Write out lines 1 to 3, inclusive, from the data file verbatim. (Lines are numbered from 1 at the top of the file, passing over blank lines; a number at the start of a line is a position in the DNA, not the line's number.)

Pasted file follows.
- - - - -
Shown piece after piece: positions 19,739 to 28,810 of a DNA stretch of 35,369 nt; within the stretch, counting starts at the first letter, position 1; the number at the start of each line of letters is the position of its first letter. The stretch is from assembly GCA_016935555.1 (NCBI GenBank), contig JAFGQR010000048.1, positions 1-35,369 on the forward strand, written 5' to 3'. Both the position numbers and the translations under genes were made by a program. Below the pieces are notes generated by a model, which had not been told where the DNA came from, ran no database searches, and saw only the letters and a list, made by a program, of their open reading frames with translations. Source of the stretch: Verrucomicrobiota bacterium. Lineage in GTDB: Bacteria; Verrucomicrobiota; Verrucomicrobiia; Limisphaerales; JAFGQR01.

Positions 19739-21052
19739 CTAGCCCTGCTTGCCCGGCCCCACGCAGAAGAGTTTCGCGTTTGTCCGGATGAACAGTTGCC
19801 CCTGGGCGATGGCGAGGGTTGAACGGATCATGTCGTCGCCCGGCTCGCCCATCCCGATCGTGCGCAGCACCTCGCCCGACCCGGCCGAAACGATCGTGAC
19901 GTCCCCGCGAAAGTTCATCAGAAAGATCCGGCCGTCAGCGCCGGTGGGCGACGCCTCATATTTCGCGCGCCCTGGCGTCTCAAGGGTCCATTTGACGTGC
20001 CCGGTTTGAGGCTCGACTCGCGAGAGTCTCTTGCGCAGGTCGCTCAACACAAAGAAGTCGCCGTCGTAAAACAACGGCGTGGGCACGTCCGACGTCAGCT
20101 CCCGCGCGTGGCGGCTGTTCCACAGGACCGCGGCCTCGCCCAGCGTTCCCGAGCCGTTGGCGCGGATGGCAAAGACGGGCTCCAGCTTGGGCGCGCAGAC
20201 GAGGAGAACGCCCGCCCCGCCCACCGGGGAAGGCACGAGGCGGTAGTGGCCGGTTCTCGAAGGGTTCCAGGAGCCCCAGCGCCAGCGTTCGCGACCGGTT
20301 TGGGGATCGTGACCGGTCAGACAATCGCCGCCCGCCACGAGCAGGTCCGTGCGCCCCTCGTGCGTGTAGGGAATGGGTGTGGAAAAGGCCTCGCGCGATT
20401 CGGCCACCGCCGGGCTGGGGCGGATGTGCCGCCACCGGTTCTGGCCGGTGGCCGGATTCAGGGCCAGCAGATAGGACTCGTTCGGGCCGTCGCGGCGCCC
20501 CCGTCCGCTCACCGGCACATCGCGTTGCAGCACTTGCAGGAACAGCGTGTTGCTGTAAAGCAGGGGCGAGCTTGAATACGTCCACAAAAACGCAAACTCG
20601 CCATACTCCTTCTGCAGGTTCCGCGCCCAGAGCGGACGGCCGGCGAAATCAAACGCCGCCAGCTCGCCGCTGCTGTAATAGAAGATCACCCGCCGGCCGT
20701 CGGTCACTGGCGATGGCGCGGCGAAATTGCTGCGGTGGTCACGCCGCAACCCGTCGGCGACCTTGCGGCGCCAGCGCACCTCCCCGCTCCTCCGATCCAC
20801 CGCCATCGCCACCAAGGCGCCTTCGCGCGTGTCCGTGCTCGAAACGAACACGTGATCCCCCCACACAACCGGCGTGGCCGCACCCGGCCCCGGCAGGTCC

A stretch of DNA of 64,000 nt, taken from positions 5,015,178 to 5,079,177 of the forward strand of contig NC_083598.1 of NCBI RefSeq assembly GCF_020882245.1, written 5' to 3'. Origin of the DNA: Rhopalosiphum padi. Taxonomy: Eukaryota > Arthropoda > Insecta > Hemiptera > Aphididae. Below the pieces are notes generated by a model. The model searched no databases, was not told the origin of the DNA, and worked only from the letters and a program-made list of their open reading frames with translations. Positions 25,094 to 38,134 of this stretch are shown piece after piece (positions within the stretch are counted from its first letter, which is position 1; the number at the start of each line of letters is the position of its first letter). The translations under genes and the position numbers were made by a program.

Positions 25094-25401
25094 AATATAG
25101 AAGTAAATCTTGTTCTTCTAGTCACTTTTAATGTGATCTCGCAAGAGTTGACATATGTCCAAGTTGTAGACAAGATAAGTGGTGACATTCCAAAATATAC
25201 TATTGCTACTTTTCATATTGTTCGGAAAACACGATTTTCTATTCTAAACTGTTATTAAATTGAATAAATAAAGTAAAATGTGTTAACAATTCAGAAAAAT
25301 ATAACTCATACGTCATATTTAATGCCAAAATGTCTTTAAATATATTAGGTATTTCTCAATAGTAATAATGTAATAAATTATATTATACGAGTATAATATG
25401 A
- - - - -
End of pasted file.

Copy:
Shown piece after piece: positions 19,739 to 28,810 of a DNA stretch of 35,369 nt; within the stretch, counting starts at the first letter, position 1; the number at the start of each line of letters is the position of its first letter. The stretch is from assembly GCA_016935555.1 (NCBI GenBank), contig JAFGQR010000048.1, positions 1-35,369 on the forward strand, written 5' to 3'. Both the position numbers and the translations under genes were made by a program. Below the pieces are notes generated by a model, which had not been told where the DNA came from, ran no database searches, and saw only the letters and a list, made by a program, of their open reading frames with translations. Source of the stretch: Verrucomicrobiota bacterium. Lineage in GTDB: Bacteria; Verrucomicrobiota; Verrucomicrobiia; Limisphaerales; JAFGQR01.

Positions 19739-21052
19739 CTAGCCCTGCTTGCCCGGCCCCACGCAGAAGAGTTTCGCGTTTGTCCGGATGAACAGTTGCC